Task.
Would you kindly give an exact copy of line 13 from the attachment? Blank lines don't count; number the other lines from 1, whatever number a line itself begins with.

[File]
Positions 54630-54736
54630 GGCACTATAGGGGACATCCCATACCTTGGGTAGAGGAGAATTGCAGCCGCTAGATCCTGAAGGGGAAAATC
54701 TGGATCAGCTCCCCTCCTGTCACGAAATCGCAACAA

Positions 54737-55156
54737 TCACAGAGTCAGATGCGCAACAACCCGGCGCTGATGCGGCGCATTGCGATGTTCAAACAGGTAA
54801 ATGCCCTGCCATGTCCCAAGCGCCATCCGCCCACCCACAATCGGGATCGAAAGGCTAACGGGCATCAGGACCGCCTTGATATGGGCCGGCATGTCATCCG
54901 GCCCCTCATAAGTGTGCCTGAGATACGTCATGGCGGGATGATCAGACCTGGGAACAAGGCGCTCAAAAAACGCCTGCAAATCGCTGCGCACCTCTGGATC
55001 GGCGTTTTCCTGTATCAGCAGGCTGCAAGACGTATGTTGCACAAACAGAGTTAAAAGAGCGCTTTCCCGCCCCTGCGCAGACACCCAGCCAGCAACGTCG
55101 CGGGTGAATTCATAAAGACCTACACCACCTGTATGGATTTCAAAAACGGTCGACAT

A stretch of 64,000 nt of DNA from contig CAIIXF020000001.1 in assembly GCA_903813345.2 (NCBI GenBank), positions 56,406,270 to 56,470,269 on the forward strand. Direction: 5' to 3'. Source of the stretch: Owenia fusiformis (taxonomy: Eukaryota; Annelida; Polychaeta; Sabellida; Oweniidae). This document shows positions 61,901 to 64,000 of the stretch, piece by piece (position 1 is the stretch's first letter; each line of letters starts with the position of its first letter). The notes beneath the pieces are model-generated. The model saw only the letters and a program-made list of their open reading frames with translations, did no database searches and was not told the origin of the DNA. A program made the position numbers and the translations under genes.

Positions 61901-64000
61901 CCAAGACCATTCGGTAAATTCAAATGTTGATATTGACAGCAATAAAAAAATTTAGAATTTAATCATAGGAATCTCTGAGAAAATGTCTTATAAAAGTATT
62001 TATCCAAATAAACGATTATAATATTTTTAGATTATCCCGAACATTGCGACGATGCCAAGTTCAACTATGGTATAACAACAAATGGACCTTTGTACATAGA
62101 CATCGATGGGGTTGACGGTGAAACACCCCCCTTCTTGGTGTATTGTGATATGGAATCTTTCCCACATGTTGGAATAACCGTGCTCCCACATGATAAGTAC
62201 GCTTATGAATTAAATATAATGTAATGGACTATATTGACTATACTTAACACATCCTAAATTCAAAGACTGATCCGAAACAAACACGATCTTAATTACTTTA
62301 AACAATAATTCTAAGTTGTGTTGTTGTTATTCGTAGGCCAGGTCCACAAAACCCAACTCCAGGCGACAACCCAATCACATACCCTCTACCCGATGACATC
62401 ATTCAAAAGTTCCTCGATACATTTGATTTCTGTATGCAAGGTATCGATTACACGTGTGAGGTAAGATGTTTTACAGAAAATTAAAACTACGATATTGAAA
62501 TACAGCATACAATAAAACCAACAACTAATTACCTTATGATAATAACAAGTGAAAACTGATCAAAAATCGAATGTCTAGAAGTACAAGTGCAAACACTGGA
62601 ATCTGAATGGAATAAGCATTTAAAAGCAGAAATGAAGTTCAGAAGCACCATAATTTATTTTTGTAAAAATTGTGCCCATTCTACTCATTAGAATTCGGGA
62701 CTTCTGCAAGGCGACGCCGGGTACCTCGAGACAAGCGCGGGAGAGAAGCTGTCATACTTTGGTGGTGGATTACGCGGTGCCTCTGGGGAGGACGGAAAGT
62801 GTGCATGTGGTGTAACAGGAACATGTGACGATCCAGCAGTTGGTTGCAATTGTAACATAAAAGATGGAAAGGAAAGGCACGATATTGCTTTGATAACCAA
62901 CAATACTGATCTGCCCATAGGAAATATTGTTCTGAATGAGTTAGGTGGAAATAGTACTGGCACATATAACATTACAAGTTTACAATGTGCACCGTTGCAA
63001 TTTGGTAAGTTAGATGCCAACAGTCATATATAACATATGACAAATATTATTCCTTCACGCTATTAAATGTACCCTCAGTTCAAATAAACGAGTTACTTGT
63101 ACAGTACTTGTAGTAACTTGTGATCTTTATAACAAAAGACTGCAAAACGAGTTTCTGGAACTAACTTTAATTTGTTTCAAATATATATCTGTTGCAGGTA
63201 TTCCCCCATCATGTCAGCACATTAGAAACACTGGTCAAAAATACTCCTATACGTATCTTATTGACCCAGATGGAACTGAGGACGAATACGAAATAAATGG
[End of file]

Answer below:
62001 TATCCAAATAAACGATTATAATATTTTTAGATTATCCCGAACATTGCGACGATGCCAAGTTCAACTATGGTATAACAACAAATGGACCTTTGTACATAGA